Italian Antitrust Authority fines Bayer for abuse of dominance
This article was first publiched in Agropages on July 8th 2011.
On 5 July 2011 the Italian Antitrust Authority has issued its final decision in an investigation against Bayer CropSciences AG (“BCS”) and Bayer Italia SpA (“Bayer Italia”), regarding their refusal to grant a letter of access to fosetyl-al data to generic companies led by Sapec Agro SA (“Sapec”).
By way of background, the generic company Sapec lodged an antitrust complaint further to BCS’s denial to grant a letter of access to two vertebrate studies on fosetyl-al necessary to re-register plant protection products containing it. Sapec complained in particular that BCS imposed certain pre-conditions before entering into data sharing negotiations with the clear intention to prevent competitors from remaining on the market. Those pre-conditions related in particular to having Sapec’s files checked by an external consultant designated by BCS in order to assess compliance with the "Step 1" requirements under Directive 91/414/EEC (i.e., technical equivalence and completeness of the non-vertebrate animals data).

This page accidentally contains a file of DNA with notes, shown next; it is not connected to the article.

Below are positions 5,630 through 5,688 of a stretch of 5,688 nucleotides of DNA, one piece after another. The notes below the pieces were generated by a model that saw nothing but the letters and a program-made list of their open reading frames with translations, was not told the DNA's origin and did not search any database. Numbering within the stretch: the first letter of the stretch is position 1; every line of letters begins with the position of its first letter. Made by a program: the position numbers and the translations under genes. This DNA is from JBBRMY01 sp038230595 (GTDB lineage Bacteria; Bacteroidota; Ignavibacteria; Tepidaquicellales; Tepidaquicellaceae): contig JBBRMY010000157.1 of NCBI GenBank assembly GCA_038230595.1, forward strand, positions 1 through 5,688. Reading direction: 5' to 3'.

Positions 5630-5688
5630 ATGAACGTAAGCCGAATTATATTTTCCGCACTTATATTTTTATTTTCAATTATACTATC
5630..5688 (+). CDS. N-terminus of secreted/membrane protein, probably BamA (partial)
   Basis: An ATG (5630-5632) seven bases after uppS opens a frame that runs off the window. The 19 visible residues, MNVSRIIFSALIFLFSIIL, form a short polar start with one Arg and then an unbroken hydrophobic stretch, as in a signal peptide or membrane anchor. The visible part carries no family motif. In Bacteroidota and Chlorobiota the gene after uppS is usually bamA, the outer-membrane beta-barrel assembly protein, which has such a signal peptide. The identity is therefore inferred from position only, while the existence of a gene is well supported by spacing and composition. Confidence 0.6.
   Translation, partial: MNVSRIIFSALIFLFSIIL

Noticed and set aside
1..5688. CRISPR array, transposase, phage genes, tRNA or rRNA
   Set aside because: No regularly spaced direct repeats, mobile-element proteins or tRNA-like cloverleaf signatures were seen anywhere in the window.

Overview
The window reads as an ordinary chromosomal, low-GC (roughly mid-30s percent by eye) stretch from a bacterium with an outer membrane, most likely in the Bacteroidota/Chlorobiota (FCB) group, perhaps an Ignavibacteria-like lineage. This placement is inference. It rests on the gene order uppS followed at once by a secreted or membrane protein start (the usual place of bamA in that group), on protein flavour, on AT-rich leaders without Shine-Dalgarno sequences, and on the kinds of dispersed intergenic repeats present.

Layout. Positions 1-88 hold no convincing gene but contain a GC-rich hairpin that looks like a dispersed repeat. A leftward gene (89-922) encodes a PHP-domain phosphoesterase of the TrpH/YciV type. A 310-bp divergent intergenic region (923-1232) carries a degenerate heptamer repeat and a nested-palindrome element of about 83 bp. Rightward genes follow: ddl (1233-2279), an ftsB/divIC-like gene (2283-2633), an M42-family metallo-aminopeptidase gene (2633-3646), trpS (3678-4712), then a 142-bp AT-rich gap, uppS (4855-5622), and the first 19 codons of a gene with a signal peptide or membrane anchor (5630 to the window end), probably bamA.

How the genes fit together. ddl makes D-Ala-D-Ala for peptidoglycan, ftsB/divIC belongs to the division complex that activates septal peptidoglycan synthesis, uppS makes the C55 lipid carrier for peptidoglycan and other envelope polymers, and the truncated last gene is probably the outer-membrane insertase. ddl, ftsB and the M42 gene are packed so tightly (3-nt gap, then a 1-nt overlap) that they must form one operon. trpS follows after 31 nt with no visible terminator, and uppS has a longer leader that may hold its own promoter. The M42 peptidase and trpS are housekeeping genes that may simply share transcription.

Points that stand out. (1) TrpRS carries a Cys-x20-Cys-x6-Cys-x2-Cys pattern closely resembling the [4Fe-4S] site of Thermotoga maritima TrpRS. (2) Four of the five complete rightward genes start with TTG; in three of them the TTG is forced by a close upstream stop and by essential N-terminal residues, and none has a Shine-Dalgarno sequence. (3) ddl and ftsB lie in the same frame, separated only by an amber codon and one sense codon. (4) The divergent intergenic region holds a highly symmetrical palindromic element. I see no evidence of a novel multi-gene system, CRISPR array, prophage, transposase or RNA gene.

After more than one year of investigation the Authority concluded, amongst others, that the two studies constituted an “essential facility” as they could not be duplicated pursuant to relevant EU legislation. Accordingly, BCS's behaviour in imposing pre-conditions, delaying negotiations and ultimately refusing to grant a letter of access to those studies constituted an abuse of dominant position contrary to Article 102 TFEU. Furthermore, the Antitrust Authority found that BCS’s behaviour prevented the development of new product formulations, including combinations of fosetyl-al with other molecules (so-called “2-way mixes). On that basis, the Authority concluded that:
a) BCS and Bayer Italia have abused their dominant position (thereby violating Article 102 TFEU) by refusing to give a letter of access to two studies on vertebrate animals (namely, "Marshall" and "Van Dijk");
b) BCS and Bayer Italia must refrain from having a similar behaviour in the future; and
c) Bayer Italia must pay an administrative sanction of 5,124,359 Euro. The reason for applying a fine only to Bayer Italia (and not BCS) is that fosetyl-al sales in 2010 were conducted only by Bayer Italia.
The finding under point b) above is significant as it provides that BCS must refrain from adopting similar behaviour in the future. This will have implications in the context of future data sharing negotiations between generics and data owners.
This decision is an important precedent as it recognizes for the first time that data owners commit an abuse of dominance when imposing certain pre-conditions and refuse to grant a letter of access to third parties during so-called “Step 1” data sharing negotiations following the inclusion of an active substance in Annex I to Directive 91/414/EEC.
BCS has 60 days to appeal this decision before the Italian administrative Court and has already declared that it is exploring all its options.